Listen What makes a great commencement address?
Midmorning‘s Kerri Miller with Tony Balis and Drew Grant
It’s graduation time, and today MPR’s Midmorning took a look at some of the best commencement speeches — and what makes them great.
In her intro, host Kerri Miller complained:
“So many of them are so darn boring. I can’t remember mine.”
But she said she and her guests would be exploring some of the wonderful ones out there, and she asked listeners to chime in on what wisdom they’d like to give the Class of 2011.
- Tony Balis, Founder of The Humanity Initiative. (It has an archive of the texts of what it considers some of the best commencement speeches here.)
Here are my notes on this morning’s conversation — they’re not verbatim — and I’ve included videos of speeches they’ve mentioned:
Miller: (Harry Potter) author J.K. Rowling’s speech to Harvard in 2008 is one of the best. (Rowling talks about about her failed marriage, being jobless and a single parent.) It must have startled the graduates, which is the hallmark of a memorable speech. I mean, here’s this phenomenally successful writer talking about failing. And it resonates because it’s authentic — and humble.
Grant: That’s the hallmark of any good speech, especially a commencement speech. It’s about failure. These kids are going into the world for the very first time, and usually they hear, “It’s gonna be OK,” or “Oh, the places you’ll go,” or other Dr. Seussian wisdom. And that’s OK, but they also need to know that failure is a part of the life. One of best is Conan O’Brien’s speech to Harvard, in which he talked about failing several times.
M: She must have surprised people in the audience. I wonder, did they expect her to talk in such a very candid way? It was very humble.
Balis: She connected, because she was authentic. She got their attention. She was speaking to an audience that probably was not sure how to react to a British author because she was so self-revealing,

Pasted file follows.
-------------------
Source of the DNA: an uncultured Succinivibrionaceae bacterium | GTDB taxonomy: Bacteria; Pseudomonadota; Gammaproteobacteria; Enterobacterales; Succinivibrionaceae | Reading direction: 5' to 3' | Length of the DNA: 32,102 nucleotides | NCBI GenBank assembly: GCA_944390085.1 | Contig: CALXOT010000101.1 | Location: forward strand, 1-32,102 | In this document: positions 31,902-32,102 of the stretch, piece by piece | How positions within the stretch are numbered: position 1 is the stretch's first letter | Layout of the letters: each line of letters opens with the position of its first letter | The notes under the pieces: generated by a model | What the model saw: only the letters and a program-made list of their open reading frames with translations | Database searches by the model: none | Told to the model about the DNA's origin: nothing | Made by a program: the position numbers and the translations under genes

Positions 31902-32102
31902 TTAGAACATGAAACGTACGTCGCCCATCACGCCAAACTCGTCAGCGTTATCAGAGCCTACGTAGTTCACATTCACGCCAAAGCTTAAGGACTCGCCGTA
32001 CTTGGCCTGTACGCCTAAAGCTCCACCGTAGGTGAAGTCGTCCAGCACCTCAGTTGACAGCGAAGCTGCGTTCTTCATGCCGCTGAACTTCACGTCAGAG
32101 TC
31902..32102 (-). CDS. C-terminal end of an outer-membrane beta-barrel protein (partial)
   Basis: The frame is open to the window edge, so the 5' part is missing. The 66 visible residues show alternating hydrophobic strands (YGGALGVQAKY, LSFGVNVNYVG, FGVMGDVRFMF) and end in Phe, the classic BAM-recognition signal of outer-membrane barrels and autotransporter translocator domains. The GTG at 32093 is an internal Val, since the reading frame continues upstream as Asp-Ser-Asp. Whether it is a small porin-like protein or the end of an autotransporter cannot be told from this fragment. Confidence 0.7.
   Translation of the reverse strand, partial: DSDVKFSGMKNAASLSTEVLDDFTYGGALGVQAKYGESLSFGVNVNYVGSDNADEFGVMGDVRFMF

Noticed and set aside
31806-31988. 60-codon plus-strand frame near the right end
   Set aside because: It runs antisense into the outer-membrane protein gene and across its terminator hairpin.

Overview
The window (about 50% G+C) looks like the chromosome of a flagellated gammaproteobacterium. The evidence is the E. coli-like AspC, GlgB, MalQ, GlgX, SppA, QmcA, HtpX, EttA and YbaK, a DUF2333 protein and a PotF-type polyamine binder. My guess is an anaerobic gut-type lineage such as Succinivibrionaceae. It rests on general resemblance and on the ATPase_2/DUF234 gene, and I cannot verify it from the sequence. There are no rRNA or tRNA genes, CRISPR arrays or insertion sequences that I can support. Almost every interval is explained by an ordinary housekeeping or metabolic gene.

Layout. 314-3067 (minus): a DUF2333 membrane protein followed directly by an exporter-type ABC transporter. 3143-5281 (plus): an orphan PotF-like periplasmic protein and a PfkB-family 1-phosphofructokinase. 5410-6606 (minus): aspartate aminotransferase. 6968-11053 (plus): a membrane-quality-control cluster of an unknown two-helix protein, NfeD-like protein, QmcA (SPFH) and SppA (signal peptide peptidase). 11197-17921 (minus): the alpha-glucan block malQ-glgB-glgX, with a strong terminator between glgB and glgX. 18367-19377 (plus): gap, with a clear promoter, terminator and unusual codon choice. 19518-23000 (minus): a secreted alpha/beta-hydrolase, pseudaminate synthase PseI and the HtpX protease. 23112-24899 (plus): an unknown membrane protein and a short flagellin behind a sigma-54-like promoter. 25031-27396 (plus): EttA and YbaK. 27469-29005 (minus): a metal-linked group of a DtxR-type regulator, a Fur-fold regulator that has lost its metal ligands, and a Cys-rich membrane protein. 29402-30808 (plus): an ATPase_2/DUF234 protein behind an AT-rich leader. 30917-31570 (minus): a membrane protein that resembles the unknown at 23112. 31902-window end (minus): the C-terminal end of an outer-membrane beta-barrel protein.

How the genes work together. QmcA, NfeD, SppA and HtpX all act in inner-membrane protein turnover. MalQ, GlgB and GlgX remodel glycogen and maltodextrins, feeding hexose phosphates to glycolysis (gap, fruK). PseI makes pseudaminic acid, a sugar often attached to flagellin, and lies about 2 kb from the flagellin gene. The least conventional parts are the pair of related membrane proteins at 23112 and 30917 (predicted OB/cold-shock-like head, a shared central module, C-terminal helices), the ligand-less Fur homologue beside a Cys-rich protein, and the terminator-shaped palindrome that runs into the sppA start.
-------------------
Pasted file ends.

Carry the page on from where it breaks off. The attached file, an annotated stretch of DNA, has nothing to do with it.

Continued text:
M: I can’t even remember my commence speaker, but you say they can be important. Why?
B: It can be enormously important. It’s a chance for someone to share their wisdom about the issues of the age. The best ones connect with the audience of the day. But the only real way to judge is to be there and see how they connect to the audience. Many are very predictable, and the inspiring ones are few and far between. But they’ve been available on YouTube, are more attentive to current issues, and are inspiring.
M: Drew, you have not been impressed recently, but you say you can have some key moments in your speech.
G: You have to think about what you’re saying in that moment. “Changing the world” is a very broad statement, for example. And that scene from The Graduate, where Dustin Hoffman is told, “I’ve got one word for you: plastics.” It’s quoted at a lot of commencement speeches. But a lot of students don’t get it (because it’s before their time.)
Listener: My graduation speaker told us, “Get a library card.” It’s a great message to students who think they know everything.
B: I think the tougher messages are the better ones, where they confront some of the comforts of that generation and challenge them to investigate harsher truths they wouldn’t otherwise pay attention to. For example, E.O. Wilson’s address to the University of North Carolina. It was interesting to hear his beautiful, spare message: Your generation has to figure it all out, or you’re gonna wreck the place.
But (there’s a risk.) In an editorial in the (student paper) the next day, someone wrote, “Why did we have to listen to another environmentalists talk doom and gloom. We’ve heard that for the past four years.” But I happen to like the tougher ones.
K: We’re going to play Bono’s speech at the University of Pennsylvania in 2004.
(He urges students to “pick a fight” for a good cause. He says the future is not fixed, but fluid. It’s more malleable than you think. It’s not like a house you inherit. You have to build it yourself. )
B: He calls for bold measures, and is directly challenging students. It’s a speech that is very self-revealing and so connects with the audience. It’s one of best parts of one of best commencement speeches.
G: That’s a great speech.
B: There’s a phrase when Bono quotes poet Brendan Kennelly: “If you want to serve the age, betray it. ” It invites so much questioning on the part of the audience.